David Gates

Tape Ate My Homework

Like most NEWSWEEK writers, I'm a quick study. Somebody dies whom you know a little about, you take a couple of hours to eke out familiarity with solid fact, and you kick in the piece.

The Man With Two Brains

From the 1890s until he died in 1963, Robert Frost wrote down ideas, homemade aphorisms and fragments of poems. As one of his jottings says (God knows in what context), "I reel them off with one brain tied behind me." As you'd expect of a man who fetishized plainness, he used cheap spiral notebooks and flip pads and school composition books.

War and Remembrance

Ken Burns's in-your-face documentary on World War II revisits the battlefield and home front of yesteryear. But for viewers, the subtext will inevitably be today—and Iraq.

The Genius of P. G. Wodehouse

Evelyn Waugh considered P. G. Wodehouse the greatest comic writer of his time: that would be from 1900, when he sold his first magazine article, to 1974, when his last book came out. (He died a year later, at 93.) And Waugh predicted that his determinedly escapist stories and novels "will continue to release future generations from captivity that may be more irksome than our own." Right on both counts.

Great Expectations

Seven years after his debut, the award-winning story collection "For the Relief of Unbearable Urges," Nathan Englander has finally published a second book.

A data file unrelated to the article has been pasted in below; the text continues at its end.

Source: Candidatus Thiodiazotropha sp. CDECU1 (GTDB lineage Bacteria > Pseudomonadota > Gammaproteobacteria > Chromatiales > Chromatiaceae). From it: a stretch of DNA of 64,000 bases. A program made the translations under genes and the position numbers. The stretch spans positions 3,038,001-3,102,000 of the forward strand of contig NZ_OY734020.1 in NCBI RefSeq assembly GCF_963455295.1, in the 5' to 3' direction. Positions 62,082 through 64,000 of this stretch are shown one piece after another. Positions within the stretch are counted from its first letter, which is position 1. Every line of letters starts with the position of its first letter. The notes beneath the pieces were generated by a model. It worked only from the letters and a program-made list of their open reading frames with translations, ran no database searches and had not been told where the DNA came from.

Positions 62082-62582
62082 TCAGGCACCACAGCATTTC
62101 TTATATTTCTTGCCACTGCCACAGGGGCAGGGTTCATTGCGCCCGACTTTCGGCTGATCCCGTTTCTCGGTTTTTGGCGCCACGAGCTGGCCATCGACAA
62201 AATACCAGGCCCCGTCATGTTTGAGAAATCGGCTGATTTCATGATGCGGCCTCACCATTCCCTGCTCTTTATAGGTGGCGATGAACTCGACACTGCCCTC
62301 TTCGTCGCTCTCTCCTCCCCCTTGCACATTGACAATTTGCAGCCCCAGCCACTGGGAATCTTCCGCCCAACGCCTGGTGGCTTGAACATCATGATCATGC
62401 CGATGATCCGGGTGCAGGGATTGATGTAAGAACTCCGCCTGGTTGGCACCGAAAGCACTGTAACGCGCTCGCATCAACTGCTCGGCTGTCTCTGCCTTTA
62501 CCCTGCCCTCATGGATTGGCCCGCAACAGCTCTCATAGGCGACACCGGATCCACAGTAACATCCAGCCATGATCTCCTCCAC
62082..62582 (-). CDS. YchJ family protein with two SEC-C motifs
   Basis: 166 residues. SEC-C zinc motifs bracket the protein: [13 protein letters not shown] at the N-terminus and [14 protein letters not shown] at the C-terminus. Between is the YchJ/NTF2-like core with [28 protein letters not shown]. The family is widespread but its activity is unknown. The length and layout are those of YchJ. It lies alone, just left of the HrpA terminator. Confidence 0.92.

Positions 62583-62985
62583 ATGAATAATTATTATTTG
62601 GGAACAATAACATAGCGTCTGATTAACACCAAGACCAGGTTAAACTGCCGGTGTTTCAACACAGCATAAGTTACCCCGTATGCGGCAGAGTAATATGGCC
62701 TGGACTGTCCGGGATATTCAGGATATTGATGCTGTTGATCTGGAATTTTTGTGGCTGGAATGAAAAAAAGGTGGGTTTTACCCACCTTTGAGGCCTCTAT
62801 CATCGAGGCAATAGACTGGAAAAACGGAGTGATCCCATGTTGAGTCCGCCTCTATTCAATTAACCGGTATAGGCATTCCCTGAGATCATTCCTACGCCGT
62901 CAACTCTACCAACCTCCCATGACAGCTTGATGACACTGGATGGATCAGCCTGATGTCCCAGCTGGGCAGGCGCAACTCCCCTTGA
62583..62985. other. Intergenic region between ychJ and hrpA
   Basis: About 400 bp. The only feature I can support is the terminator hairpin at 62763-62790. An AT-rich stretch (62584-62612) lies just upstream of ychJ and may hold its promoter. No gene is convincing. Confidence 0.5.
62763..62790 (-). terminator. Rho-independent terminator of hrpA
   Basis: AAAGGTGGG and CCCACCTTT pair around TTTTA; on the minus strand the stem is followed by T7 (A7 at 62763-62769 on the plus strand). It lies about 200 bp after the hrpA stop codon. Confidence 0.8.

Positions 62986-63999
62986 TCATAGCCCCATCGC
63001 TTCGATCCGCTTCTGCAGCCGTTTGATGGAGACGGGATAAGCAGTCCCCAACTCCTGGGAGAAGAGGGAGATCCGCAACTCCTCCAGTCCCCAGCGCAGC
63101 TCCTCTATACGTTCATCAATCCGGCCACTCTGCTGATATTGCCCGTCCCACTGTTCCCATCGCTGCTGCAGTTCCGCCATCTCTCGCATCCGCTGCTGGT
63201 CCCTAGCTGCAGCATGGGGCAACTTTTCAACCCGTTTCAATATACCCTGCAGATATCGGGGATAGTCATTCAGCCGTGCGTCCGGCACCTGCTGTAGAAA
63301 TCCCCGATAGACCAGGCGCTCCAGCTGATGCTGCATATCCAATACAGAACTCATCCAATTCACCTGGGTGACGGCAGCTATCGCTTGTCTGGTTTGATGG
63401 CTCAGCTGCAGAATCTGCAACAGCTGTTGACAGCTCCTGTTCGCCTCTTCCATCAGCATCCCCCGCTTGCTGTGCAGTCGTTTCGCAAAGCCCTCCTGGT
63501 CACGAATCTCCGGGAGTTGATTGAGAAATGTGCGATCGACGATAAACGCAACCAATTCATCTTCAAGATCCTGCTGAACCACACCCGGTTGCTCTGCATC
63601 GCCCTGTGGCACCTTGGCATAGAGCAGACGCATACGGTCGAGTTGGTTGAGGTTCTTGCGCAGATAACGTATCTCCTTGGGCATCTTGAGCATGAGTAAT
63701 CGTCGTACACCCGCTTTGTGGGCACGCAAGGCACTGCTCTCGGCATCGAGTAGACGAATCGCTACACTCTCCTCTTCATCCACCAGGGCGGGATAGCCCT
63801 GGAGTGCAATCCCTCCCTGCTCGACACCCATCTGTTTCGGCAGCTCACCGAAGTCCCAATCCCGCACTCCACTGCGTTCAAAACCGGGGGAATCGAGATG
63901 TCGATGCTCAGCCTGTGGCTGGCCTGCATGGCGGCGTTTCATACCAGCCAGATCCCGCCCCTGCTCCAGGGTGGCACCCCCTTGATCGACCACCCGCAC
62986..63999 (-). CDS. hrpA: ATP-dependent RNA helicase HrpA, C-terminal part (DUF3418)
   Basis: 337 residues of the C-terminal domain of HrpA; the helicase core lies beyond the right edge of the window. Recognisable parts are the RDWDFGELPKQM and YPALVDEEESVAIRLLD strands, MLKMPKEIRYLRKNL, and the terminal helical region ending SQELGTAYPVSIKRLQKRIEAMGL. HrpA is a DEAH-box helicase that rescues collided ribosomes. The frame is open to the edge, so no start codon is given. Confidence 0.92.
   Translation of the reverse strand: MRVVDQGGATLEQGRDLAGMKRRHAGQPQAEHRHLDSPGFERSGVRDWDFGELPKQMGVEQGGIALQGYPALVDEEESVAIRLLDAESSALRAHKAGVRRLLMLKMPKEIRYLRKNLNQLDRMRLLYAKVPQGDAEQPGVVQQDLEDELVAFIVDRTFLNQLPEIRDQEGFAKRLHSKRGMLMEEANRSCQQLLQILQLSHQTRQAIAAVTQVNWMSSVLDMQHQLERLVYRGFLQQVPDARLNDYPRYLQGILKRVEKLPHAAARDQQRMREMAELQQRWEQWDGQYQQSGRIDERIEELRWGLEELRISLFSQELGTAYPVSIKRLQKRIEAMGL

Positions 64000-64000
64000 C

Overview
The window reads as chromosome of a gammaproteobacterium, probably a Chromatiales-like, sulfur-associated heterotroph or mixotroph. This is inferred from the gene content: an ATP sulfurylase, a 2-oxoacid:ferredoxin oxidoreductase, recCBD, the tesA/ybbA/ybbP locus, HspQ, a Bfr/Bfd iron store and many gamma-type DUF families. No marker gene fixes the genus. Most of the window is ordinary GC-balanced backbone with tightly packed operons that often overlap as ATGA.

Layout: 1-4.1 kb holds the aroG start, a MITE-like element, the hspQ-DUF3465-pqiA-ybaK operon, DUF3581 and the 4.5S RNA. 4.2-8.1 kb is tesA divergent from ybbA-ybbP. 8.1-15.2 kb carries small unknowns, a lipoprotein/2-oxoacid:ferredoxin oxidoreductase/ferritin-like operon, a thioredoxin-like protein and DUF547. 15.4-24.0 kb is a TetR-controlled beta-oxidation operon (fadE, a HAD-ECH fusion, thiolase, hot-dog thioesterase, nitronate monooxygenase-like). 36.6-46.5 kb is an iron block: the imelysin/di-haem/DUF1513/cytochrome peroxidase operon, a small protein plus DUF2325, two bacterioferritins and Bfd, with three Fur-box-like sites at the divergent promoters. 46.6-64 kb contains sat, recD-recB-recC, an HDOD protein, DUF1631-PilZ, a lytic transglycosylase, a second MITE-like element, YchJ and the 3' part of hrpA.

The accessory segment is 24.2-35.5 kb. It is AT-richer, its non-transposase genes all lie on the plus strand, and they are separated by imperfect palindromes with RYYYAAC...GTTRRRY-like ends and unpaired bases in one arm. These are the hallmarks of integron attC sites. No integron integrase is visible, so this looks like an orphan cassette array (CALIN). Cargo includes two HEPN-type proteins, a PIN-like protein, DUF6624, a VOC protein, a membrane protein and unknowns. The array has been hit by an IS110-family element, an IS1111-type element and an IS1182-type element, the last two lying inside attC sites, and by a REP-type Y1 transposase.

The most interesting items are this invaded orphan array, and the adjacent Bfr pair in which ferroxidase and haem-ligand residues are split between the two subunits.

Great Expectations

Seven years after his debut, the award-winning story collection "For the Relief of Unbearable Urges," Nathan Englander has finally published a second book.

Kurt Vonnegut, 1922-2007

It's hard to imagine why Kurt Vonnegut was called a "pessimist" or a "cynic." He lived through three quarters of the worst century ever and saw enough of the next one to know it was already shaping up as a contender.

Re-examining the Holocaust

"The head takes the longest to burn; two little blue flames flicker from the eyeholes ... the entire process lasts twenty minutes—and a human being, a world, has been turned into ashes." A Polish Jew named Zalman Gradowski wrote this account of what actually happened, step by step, in the gas chambers and crematoriums of Auschwitz, where he'd been sent in late 1942, along with seven members of his family, including his wife and mother.

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